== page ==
The Ashe County Sheriff’s Department, alongside most of the state’s 100 counties, will participate in Operation Medicine Drop, sponsored by Safe Kids North Carolina.
From 10 a.m. to 2 p.m. on Thursday, March 20, deputies will be at Ashe Services for Aging collecting expired prescriptions, preventing them from being used or getting into the hands of children.
“Right when you walk in, we will be there with a couple of tables,” said Phil Howell, detective with the Ashe County Sheriff’s Department. “We will have all kinds of poison control magnets and brochures they can take with them.”
Howell said the event is part of National Poison Prevention Week, which runs from Sunday, March 16 to Saturday, March 22.
Over the four years the week-long event has occurred, Operation Medicine Drop has retrieved and destroyed more than 52.8 million dosages throughout North Carolina. Howell said during these events, every pill is accounted for, so they can keep track of the medications as closely as possible.
“We even see what the pill looks like, find out what it is and put it into an (Microsoft) Excel spreadsheet,” Howell said. “We know what we have and what amount.”
But where do they go? the ACSO has a detailed process on how they handle the medications they receive.
For this event, the department will send the medications to the N.C. State Bureau of Investigation. For other medications they receive throughout the year, it’s stored away and eventually sent to Charlotte.
“We keep everything that is collected here in one location where it is locked in barrels,” Howell said. “In December, we take them to Charlotte to an incinerator. It’s a large-scale melting shop.”
Because of the chain of custody, Howell said, deputies have to accompany the medications when they are sent to the incinerator. In 2013, the department brought down four barrels, the most the department has collected.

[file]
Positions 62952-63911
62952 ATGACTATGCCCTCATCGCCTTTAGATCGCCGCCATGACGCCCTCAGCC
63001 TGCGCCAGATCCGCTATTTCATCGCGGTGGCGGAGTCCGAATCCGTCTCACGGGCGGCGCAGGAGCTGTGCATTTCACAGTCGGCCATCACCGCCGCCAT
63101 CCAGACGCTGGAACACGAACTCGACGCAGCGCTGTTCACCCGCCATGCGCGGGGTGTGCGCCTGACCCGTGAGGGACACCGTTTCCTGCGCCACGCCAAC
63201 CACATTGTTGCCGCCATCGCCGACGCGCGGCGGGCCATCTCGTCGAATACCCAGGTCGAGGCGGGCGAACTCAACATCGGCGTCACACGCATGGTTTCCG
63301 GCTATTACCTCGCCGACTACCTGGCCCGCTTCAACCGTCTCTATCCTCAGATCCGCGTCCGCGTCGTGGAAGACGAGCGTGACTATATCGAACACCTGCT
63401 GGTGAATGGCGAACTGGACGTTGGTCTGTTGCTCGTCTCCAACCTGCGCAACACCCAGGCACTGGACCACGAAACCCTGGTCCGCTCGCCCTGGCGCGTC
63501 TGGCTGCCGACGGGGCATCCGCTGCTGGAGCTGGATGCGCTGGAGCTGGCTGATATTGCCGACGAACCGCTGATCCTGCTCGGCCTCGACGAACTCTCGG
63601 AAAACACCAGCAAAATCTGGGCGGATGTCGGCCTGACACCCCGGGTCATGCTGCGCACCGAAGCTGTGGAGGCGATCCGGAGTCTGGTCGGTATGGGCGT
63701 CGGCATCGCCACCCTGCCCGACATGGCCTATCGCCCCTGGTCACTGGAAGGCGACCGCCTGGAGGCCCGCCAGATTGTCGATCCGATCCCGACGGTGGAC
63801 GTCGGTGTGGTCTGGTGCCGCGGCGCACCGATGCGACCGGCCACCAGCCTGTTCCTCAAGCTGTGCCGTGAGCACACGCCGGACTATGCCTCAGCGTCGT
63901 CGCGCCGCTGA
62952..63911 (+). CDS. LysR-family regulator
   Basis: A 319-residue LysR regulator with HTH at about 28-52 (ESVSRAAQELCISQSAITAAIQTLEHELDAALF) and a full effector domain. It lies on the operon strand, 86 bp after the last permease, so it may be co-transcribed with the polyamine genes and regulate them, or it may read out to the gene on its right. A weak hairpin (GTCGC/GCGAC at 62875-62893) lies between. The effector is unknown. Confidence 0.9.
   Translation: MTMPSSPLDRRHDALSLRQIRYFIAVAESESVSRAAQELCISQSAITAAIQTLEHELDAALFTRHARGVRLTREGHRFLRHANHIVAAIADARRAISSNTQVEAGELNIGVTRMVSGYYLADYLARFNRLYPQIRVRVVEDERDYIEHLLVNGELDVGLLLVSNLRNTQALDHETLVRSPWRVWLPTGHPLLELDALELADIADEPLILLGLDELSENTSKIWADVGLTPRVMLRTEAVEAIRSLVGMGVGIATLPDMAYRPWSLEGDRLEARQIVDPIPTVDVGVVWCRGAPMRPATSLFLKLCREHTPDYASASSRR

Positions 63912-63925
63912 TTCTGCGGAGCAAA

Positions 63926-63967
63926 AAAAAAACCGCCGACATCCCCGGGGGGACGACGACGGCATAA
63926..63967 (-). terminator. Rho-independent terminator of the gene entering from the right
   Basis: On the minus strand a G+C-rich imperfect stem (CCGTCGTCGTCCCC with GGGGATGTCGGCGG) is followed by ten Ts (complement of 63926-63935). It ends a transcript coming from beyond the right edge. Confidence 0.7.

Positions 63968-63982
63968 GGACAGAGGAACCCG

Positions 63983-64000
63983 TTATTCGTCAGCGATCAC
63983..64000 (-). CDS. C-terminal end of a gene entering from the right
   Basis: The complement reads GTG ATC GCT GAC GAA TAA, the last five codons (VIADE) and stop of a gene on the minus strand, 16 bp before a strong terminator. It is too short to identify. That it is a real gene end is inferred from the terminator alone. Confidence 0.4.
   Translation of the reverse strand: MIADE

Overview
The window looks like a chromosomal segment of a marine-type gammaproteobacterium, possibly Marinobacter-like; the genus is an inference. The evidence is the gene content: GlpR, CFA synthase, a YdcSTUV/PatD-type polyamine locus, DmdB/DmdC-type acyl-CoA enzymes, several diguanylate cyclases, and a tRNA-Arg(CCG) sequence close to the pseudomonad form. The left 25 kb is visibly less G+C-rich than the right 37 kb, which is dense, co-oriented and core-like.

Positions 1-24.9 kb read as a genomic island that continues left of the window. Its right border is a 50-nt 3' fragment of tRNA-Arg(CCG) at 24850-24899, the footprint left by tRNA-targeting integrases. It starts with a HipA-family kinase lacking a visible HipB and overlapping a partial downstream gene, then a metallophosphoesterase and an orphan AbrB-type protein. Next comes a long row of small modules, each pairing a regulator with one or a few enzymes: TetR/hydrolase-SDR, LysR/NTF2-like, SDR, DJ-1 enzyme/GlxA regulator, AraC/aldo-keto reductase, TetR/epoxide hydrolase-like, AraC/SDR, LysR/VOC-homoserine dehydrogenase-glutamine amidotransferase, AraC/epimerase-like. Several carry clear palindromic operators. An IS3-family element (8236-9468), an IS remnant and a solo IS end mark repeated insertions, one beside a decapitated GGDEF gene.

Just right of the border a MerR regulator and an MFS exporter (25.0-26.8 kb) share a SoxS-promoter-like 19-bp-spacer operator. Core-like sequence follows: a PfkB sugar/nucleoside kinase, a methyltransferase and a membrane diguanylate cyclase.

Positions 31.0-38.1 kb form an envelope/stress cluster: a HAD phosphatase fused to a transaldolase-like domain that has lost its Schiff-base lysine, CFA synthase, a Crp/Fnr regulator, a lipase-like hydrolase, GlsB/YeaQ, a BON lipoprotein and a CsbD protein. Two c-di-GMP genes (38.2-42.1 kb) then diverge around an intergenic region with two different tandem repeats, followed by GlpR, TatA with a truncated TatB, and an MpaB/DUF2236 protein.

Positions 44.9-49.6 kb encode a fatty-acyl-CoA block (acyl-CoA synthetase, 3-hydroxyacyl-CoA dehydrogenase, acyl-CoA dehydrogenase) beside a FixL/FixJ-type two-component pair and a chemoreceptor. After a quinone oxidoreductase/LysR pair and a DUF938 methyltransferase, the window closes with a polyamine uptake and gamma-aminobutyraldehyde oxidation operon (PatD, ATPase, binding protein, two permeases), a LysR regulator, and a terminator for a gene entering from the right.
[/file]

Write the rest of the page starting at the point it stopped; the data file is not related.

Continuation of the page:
Part of that has to do with the ACSO now able to allow people to anonymously bring in medications to their building.
Howell said last year they were involved with seven different events, but with the addition of a drug box in the Sheriff’s Office, they now take the collections year-round.
“With drug boxes, anybody can bring medications in and we don’t ask any questions,” he said. “They drop it into the box and then they can leave.”
Sheriff James Williams said anything involving pharmaceuticals can be brought in.
“What we have the most of is people that have folks who have recently passed away from cancer,” he said. “They have huge amounts of high scheduled (prescribed) narcotics and painkillers and their families don’t know what to do with it.”
Howell said the number of dosage units received at events has decreased drastically, since people are bring the medications to the drop box.
“The numbers in our events were starting to go downhill,” he said. “In the last event we held, we got 1,000 dosage units and we normally get between 20,000 and 40,000 during an event. It’s dwindled because everybody is bringing them here.”
Another reason to drop the medications off at the event or in the drug box located inside the Sheriff’s Office, is to prevent water contamination by people who may flush the medications or drop them in a sink.
While the drug box has not been advertised by the department, the prescriptions keep rolling in.
“All of the hospitals and small doctor’s offices know what we have put here and they have been referring everybody here,” Howell said. “That thing stays full out and we’re getting slammed. It hasn’t even been advertised.”
The event is done by the County of Ashe, the Ashe County Sheriff’s Department and the National Committee for the New River.
Wil Petty can be reached at (336) 846-7164 or on Twitter @WilPetty.